“Really, we’re looking for a new run-time - a new way, after the web and native apps, to build services. That might be Siri or Now or messaging or maps or notifications or something else again. But the underlying aim is to construct a new search and discovery model - a new way, different to the web or app stores, to get users.” -- Ben Evans
Others say there won’t be a clear victor in mobile runtime, that mobile search will remain contextual and we’ll use different applications based on the context of the situation we’re in. Here’s Fred Wilson in response to Ben Evan’s take on mobile runtime:
“I agree with Ben but I think there won’t be one runtime in the mobile era. I think what is emerging is multiple runtimes depending on the context – “contextual runtimes.” If I’m building a lunchtime meal delivery service for tech startups, that’s a Slack bot. If I’m building a ridesharing service, that’s going to run in Google Maps and Apple Maps. If I’m building a “how do I look” fashion advisor service, that’s going to run in Siri or Google Now. If I’m building an “NBA dashboard app”, that is mostly going to run on the mobile notifications rails.”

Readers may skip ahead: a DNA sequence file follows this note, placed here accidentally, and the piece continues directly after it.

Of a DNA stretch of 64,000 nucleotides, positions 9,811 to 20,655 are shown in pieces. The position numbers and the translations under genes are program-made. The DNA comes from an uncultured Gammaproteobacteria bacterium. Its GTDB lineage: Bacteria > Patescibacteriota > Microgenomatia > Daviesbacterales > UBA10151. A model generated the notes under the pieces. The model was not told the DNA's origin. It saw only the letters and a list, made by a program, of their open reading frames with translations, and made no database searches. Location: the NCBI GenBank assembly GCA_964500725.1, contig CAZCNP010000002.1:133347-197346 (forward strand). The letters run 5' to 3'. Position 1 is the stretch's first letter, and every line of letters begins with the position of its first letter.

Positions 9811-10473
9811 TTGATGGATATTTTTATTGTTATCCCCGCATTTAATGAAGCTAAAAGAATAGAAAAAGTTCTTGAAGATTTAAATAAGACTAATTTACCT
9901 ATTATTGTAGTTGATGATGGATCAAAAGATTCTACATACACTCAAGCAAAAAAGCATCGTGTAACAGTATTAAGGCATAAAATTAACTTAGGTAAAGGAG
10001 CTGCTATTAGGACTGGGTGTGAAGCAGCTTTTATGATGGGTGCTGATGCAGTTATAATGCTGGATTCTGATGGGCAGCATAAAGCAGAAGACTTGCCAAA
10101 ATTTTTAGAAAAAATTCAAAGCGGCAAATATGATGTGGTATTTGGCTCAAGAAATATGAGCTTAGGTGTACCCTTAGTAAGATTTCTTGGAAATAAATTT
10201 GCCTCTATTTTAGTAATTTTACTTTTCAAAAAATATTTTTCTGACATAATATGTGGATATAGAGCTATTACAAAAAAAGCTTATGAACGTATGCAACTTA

What's interesting about both of these takes on the future discovery runtime is that they both assume it will take place on a smartphone. And this is an assumption that has pervaded the tech community since the smartphone gained general adoption. It’s why every integrated home solution of the last five years -- Nest, Wink, et al -- was built off the assumption that its user would be operating their home devices through a smartphone interface.
The new runtime: content-dependent, environment-dependent